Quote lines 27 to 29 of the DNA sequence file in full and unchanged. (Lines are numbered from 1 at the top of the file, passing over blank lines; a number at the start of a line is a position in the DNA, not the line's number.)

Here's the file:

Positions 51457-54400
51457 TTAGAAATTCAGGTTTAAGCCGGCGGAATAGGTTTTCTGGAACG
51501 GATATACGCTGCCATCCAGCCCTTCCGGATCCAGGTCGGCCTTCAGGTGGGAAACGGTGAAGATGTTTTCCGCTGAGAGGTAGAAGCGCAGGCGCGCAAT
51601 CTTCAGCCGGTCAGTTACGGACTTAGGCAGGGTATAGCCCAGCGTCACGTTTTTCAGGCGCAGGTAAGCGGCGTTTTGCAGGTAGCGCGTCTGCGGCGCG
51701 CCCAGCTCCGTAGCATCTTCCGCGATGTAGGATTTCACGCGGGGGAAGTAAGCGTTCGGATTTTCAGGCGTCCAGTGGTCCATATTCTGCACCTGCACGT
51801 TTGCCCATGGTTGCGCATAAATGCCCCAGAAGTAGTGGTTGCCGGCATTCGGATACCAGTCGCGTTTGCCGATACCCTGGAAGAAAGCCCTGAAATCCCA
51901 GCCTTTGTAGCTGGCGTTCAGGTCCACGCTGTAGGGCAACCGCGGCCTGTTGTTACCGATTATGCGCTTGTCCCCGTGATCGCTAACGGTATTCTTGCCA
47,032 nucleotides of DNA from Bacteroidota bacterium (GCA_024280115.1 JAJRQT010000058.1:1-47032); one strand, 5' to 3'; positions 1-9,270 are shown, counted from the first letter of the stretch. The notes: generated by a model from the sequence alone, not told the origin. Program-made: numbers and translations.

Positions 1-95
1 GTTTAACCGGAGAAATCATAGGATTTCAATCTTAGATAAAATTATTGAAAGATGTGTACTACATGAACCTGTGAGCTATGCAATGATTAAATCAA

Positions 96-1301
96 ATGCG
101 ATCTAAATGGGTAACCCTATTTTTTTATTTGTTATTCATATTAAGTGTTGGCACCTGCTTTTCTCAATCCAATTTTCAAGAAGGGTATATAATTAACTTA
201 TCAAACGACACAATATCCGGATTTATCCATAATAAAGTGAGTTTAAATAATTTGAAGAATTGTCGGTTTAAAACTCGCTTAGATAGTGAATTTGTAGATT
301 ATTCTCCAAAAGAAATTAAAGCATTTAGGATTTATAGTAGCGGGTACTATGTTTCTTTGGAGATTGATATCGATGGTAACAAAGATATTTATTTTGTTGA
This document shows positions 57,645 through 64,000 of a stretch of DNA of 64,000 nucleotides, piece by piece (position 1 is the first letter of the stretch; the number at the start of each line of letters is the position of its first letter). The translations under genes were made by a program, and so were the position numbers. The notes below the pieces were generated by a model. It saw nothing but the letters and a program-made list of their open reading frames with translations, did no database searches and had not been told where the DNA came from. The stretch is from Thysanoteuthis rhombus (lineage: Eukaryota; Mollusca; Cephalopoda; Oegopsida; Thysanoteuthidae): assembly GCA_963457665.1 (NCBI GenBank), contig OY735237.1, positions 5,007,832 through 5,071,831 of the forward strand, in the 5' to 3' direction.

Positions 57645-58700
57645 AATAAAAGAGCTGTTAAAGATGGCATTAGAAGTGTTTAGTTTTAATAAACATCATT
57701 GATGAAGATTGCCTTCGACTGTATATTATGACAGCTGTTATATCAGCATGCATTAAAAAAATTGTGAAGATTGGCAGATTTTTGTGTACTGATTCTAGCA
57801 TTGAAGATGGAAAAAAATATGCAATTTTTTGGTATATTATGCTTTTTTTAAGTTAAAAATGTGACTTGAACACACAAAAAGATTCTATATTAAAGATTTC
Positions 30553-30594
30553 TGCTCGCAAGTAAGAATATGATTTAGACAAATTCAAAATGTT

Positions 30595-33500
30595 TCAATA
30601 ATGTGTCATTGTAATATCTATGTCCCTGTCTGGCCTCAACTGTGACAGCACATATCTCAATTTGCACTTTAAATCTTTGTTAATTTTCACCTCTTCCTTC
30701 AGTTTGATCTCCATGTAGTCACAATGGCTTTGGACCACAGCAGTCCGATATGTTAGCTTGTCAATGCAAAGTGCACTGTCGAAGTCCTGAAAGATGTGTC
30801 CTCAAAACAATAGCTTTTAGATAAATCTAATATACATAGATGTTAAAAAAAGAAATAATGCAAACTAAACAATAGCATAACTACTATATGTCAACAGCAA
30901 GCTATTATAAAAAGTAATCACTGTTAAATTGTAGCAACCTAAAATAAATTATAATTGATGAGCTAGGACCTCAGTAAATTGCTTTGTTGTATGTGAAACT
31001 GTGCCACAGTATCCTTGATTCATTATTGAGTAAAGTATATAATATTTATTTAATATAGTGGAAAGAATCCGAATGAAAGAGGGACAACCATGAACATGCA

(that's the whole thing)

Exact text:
30801 CTCAAAACAATAGCTTTTAGATAAATCTAATATACATAGATGTTAAAAAAAGAAATAATGCAAACTAAACAATAGCATAACTACTATATGTCAACAGCAA
30901 GCTATTATAAAAAGTAATCACTGTTAAATTGTAGCAACCTAAAATAAATTATAATTGATGAGCTAGGACCTCAGTAAATTGCTTTGTTGTATGTGAAACT
31001 GTGCCACAGTATCCTTGATTCATTATTGAGTAAAGTATATAATATTTATTTAATATAGTGGAAAGAATCCGAATGAAAGAGGGACAACCATGAACATGCA